Benetton reveals their latest innovative ad campaign featuring a transgender model.
The United Colors of Benetton has a long history of championing diversity through advertising. Known for their pioneering campaigns that featured melting pot images of models from a range of races, they paved the way for more diversity in fashion. Through their imagery, they've also confronted the AIDS virus, the war in Bosnia, and other polarizing subjects, even earning a spot in the Guinness World Records in 2000 for 'Most Controversial Campaign.'
Then came their famous UNHATE campaign, which featured Barack Obama kissing Chinese President Hu Jintao. Now, for their Spring/Summer 2013 collection Benetton has continued to push the envelop by featuring Lea T., a transgender model. By highlighting this 29-year-old Brazilian beauty the company sees it as a way of overcoming prejudice, something the son of Brazilian soccer legend Toninho Cerezo has had to do on an everyday basis as she rises the ranks of the fashion industry to top-model status.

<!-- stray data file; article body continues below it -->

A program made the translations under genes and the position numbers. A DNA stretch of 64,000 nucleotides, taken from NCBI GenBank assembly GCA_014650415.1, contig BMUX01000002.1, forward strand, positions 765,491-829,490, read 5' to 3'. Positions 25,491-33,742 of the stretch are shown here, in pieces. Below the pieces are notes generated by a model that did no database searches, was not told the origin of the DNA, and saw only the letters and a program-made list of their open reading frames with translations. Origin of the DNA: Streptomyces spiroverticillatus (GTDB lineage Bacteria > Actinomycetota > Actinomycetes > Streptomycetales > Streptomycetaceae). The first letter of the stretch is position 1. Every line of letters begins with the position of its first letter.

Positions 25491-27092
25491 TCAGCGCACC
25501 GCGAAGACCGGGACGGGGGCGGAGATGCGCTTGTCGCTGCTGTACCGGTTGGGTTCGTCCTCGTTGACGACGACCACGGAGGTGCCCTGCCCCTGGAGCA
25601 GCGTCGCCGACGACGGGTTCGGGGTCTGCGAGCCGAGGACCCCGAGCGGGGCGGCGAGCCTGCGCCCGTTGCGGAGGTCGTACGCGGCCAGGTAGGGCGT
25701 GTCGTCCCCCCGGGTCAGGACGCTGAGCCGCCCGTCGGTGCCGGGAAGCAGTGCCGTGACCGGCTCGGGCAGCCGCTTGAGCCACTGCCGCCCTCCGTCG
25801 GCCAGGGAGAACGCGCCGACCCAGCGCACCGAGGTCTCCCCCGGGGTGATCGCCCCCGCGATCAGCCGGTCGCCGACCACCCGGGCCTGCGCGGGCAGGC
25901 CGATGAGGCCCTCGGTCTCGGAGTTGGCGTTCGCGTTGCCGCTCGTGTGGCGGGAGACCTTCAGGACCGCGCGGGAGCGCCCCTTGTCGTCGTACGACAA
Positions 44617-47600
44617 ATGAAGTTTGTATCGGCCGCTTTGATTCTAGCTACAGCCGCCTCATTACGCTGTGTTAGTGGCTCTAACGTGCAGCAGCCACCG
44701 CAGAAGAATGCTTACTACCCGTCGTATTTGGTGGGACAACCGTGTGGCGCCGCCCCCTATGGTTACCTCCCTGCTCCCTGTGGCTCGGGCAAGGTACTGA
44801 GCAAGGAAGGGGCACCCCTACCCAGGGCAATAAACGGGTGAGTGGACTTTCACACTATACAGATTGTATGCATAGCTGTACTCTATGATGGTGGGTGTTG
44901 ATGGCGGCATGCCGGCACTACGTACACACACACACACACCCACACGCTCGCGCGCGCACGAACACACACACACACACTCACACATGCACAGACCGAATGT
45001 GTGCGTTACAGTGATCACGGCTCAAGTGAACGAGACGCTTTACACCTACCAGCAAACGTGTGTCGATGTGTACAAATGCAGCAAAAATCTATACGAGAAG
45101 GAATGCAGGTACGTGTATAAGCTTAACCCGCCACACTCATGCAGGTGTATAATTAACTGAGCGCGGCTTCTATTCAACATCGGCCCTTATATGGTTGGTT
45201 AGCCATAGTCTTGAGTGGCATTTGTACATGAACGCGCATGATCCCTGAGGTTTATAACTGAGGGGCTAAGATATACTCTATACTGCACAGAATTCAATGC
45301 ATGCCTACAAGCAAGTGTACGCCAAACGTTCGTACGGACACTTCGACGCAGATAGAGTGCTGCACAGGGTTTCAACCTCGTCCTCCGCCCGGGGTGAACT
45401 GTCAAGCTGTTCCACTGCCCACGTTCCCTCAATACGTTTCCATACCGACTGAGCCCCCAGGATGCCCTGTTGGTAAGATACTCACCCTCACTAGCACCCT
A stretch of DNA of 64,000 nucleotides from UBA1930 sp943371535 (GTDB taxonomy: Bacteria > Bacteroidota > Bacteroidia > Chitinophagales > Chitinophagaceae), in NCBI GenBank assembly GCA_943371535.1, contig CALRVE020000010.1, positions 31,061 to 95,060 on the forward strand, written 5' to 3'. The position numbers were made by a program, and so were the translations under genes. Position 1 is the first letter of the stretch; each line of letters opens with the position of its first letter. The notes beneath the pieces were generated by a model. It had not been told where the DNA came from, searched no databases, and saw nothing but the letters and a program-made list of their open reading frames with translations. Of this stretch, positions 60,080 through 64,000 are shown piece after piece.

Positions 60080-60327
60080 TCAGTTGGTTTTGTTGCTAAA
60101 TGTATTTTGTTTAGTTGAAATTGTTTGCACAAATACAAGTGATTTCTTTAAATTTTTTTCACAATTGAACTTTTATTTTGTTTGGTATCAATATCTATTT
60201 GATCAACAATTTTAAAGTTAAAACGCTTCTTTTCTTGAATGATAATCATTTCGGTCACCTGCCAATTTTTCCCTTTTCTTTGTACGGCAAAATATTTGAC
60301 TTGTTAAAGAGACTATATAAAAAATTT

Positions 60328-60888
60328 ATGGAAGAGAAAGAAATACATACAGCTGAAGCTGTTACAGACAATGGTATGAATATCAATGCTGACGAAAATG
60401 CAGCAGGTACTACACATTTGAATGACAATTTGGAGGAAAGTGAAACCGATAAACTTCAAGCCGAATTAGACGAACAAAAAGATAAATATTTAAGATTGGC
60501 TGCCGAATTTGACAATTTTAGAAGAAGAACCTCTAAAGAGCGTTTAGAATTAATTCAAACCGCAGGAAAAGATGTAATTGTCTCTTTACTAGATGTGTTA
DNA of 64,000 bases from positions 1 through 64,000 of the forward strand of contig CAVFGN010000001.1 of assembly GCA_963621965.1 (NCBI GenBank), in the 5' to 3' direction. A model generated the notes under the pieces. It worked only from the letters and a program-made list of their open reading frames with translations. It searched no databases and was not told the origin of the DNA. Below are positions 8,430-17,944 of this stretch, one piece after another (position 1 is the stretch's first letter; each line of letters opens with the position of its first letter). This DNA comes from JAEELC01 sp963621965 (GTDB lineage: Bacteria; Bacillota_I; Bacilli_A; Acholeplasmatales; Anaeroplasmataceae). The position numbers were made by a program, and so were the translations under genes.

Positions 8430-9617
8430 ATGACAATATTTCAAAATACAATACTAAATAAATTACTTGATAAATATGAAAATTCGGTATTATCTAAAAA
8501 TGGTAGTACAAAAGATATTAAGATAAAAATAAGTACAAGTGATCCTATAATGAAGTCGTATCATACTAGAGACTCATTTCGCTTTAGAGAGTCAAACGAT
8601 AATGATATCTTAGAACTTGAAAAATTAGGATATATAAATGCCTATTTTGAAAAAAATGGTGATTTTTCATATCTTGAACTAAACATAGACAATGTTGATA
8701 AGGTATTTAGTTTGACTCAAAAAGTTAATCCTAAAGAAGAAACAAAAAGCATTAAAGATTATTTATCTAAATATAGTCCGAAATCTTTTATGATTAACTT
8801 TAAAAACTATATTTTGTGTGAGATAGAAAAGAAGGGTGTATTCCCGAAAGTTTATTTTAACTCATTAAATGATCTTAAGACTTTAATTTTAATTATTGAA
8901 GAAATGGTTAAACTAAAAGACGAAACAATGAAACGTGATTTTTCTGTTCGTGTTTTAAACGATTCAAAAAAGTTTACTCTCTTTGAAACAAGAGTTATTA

But Lea T. is just one of nine stunners in the 2013 campaign with a story to tell. Benetton's ads also focus on Hanaa Ben Abdesslem, a Tunisian model, who is showing young Arab women that they can do the same thing; Alek Wek, who has been active in drawing international attention to the humanitarian disaster in her homeland of Sudan; and Germany's Mario Galla, who walked the runway in shorts, revealing his prosthetic leg. Also included are Kiera Chaplin, an actress and granddaughter of Charlie Chaplin, and an active supporter of UNESCO; Charlotte Free, a Californian model made famous by her pink hair; and Dudley O’Shaughnessy, a mixed-race former national welterweight champion. Of his race, he says, "People need to realize that…whoever put us on this earth, if we weren't meant to mix, we'd be on different planets, but we're not, we're on the same planet."
Perhaps the best part of Benetton's 'controversial' campaign is that in 2013 it's actually not controversial at all. As the world grows more connected, celebrating diversity and difference is increasingly the norm—not the exception to the rule. And, since we are "on the same planet," that's a good thing.